Climate of fear

Lavender for bumblebees
Lavender for bumblebees
0
Have your say

If this spring has been an example of global warming, then roll on the next ice age because it will be hard pressed to produce as much snow as some parts of Yorkshire have seen in the last few months.

So perhaps it’s time to cultivate plants which can survive Arctic blasts and bounce back to life after spending weeks under several feet of snow. The list of broken and damaged shrubs in my garden runs to two pages.

But despite the rotten winter, the ever-optimistic British are looking forward to the promise of hot, dry summers, and many people are making their own lists – of plants capable of surviving the heatwaves to come. That means seeing what does and what doesn’t like periods of hot, dry weather.

If you can stand losing a few moisture-lovers, then throw them on the compost heap. If you can’t bear to part with them, treat them as special cases and be prepared to work overtime providing for their needs.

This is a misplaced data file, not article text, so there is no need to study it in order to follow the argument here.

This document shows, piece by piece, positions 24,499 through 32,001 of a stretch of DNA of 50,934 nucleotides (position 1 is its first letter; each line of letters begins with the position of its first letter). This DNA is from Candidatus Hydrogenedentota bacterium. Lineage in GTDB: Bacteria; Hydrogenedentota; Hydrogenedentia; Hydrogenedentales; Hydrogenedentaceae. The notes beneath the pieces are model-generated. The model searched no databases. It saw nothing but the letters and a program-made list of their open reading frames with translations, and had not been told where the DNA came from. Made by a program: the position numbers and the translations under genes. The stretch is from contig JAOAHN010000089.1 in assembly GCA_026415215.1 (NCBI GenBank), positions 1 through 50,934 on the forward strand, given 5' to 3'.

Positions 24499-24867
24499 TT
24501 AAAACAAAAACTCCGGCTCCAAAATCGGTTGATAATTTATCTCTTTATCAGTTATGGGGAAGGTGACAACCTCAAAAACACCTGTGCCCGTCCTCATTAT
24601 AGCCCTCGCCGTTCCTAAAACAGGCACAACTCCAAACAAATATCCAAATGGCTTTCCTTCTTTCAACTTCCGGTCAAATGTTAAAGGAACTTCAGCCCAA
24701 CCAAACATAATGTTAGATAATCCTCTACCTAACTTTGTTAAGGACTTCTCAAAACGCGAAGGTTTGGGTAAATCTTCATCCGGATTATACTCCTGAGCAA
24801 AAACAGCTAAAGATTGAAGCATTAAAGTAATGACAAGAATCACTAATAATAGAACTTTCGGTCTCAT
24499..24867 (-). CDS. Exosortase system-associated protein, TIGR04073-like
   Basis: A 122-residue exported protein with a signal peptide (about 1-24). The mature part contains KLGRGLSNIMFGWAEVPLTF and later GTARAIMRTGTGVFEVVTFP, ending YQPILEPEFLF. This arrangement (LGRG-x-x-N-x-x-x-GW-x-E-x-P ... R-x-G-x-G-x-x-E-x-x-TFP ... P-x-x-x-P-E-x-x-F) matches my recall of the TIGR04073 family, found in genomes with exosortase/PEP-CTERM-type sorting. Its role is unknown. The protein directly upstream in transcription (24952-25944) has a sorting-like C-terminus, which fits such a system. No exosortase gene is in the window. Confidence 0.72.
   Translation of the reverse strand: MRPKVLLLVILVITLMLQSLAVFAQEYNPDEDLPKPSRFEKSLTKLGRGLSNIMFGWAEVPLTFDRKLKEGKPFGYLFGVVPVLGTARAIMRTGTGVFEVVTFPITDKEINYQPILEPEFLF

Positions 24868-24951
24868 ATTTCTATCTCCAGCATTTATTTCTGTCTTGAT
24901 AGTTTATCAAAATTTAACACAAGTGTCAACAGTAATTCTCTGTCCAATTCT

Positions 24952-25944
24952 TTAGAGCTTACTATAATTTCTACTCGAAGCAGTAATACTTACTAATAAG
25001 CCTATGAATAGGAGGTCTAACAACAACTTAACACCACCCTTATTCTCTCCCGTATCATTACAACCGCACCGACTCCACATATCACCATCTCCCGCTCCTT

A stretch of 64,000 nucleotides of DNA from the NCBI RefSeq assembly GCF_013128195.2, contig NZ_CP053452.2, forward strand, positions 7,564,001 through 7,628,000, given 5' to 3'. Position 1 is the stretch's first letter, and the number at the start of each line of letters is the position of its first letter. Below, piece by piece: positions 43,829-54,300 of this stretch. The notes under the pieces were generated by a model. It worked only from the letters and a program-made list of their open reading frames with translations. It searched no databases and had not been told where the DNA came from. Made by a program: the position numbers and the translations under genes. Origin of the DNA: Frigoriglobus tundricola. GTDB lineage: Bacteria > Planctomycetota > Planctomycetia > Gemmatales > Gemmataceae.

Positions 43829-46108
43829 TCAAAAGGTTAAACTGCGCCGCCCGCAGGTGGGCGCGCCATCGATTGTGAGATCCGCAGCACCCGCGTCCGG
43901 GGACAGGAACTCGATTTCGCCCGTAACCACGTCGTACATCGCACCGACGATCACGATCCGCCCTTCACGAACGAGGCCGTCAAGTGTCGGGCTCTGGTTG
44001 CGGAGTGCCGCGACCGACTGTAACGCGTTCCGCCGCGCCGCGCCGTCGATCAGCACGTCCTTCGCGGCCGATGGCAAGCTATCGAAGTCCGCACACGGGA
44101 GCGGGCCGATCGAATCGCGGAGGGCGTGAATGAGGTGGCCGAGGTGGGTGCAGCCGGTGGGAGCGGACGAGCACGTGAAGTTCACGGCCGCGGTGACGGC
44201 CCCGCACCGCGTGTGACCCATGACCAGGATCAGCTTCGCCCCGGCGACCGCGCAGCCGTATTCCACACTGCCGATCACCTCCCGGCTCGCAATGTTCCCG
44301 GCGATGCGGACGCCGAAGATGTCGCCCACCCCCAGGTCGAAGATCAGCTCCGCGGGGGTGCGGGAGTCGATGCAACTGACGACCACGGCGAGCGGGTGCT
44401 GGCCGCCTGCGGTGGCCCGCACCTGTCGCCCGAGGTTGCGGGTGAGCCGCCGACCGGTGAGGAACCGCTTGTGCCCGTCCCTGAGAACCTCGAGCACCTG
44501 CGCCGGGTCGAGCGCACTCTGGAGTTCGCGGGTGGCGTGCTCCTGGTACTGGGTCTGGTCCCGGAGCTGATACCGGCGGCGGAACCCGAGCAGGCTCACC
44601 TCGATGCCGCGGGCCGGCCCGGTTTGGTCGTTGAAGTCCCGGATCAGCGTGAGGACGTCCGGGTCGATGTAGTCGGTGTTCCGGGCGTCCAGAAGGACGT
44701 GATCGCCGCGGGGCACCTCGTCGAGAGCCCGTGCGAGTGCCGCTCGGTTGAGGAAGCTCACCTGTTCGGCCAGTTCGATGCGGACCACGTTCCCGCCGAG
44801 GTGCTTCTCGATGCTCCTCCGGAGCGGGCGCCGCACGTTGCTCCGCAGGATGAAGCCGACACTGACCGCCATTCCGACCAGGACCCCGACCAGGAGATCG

Whatever the case, get the soil ready to take the heat. Incorporate plenty of organic matter like old compost, well-rotted manure and leafmould, then water everything well. Then apply a thick mulch to keep down weeds – and to keep in the moisture.

Stop cutting the lawn so regularly, and do it in the evening when there is less evaporation. The same applies if you have to water – do it as the sun is setting and that way all that precious moisture will go to the plants and not into the atmosphere.

Those special plants you just have to grow, whatever the cost and whatever the weather, can be watered by digging a small tunnel down to their roots and placing a bottomless plastic bottle in it. Leave the top of the bottle showing above the soil surface and simply pour water into it. All that precious liquid will then go to where it’s needed most.

Finally, experiment with drought-loving plants. Those with silver foliage or thick, fleshy or shiny leaves have usually adapted to dry situations. Some, like lavender, are quite hardy enough to grow in northern gardens, whatever the winter.

Alternatively, wait and see what happens. The way things are going, climate change for Britain will see more savage winters rather than Mediterranean summers.